Play SugarHouse is the New Jersey representative for Rush Street Interactive, which owns and operates BetRivers throughout the country as its primary betting brand. Their $250 deposit match may not stand out as one of the larger offers, but it more than makes up in the fact that you only have to wager through the bonus 1x in order to convert it to cold hard cash. You can clear the bonus money by either placing sports bets, or playing in their casino, and after the initial deposit, you technically do not need to put any of your deposit at risk as the 1x only applies to the bonus funds.
When you make your first real money deposit at the Borgata Sportsbook NJ of at least $20, and place your first bet of $20 or more on any market offered on the site, you’re in business for the bonus. You will activate a series of 5 $20 free bets for a total of $100 in free bets. These free bets expire after 7 days and only pay profits, but this is a great deal as you only need to put $20 of your money in play to earn $100 worth of free bets.
theScore Bet will give you up to a $1000 match on your first deposit, but it will not be added right from the start. The bonus funds will be converted to cash in 5% increments, so if you max out the offer and deposit $1000, every $100 you wager on bets with -300 odds or longer, there will be $5 cash added to your account. This may not be the most ideal offer for most bettors, but you do have the opportunity to add an extra $1000 to your bankroll if you are a high volume bettor. Think of it as $5 cashback on your wagers.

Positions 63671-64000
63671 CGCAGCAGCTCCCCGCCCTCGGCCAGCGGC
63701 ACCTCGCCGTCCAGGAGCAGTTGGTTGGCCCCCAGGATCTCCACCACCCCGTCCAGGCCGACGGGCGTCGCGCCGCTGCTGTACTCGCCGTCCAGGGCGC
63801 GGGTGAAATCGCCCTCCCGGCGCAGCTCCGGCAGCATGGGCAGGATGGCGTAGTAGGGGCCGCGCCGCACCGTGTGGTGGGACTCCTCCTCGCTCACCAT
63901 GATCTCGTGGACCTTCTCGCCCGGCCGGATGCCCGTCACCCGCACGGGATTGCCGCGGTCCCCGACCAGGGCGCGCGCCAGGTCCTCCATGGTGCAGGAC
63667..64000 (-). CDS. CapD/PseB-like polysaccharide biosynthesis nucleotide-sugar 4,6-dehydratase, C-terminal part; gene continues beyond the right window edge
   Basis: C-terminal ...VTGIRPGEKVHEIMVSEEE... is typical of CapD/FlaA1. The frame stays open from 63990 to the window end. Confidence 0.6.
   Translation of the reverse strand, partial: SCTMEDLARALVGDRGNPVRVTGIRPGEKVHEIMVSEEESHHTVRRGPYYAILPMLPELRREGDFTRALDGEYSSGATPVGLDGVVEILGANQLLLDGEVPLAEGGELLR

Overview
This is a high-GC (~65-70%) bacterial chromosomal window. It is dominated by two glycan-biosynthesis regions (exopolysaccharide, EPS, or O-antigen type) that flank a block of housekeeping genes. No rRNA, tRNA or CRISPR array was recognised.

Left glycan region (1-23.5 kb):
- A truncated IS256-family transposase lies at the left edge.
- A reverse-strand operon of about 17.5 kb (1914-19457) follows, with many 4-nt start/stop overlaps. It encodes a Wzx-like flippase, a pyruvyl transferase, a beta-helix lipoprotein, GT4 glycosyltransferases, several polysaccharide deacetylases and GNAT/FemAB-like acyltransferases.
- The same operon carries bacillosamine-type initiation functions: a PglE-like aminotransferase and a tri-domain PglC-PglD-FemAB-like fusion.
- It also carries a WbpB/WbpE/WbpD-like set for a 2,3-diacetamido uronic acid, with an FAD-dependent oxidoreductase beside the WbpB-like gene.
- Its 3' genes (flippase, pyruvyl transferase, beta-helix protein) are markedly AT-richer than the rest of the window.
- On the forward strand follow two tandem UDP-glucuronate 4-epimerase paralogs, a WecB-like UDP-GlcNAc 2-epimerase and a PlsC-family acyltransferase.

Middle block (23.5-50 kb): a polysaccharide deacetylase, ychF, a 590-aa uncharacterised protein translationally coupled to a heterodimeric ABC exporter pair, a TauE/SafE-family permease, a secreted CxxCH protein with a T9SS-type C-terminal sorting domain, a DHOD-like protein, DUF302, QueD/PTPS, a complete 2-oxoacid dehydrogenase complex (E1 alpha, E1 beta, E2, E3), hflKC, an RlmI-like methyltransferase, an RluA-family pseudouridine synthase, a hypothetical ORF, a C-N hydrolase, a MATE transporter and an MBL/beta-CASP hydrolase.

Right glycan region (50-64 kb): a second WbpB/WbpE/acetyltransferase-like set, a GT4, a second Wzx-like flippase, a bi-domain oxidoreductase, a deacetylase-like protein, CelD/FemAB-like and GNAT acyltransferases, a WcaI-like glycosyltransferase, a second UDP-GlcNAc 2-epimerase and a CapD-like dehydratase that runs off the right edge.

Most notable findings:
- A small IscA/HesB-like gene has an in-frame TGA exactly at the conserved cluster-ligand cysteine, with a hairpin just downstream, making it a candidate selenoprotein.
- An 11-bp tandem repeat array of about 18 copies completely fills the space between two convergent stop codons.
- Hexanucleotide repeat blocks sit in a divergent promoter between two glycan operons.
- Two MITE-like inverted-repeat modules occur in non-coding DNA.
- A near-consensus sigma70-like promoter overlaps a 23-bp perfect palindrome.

Top New Jersey risk-free bets
There are several sites that offer a risk-free bet that allows you to place your first bet up to a certain amount, and if that bet comes out as a loss, you will be refunded in the form of a free bet. For example, if you bet on the Nets -10.5 against the Hawks, and they win by 15, you will be paid out like normal and nothing else happens.
If they only win by 5, and that bet grades as a loss, you will be refunded with a one-time free bet(s) to be used on any market. These one-time free bets typically have minimum odds and is in the amount of the original bet. These free bets usually only pay out profit on the bet, so if you use a $100 free bet on a +100 odds bet, your potential payout will be $100. This is compared to a cash bet that would payout $200 ($100 stake + $100 profit). The sites that offer this type of risk free bet are:
- Caesars Sportsbook (formerly William Hill) – $5000 max
- FOX Bet – $500 max
- BetMGM – $600 max
- Unibet – $500 max
- 888sport – $500 max
- WynnBet – $500 max
- Golden Nugget – $250 max
New Jersey sportsbook operator power rankings
Presently, the NJ online sports betting industry has been dominated by two license holders, one a horse track with a locational advantage and ties to a daily fantasy sports giant, the other a smallish Atlantic City casino that has linked arms with an even bigger DFS behemoth.
Below we rank licensees based on several criteria, including revenue generated, overall market trajectory, quality of the sports betting products, and how many online skins are presently available.
#1 – The Meadowlands Racetrack
- Retail sportsbook: FanDuel Sportsbook at the Meadowlands
- Retail launch date: July 14, 2018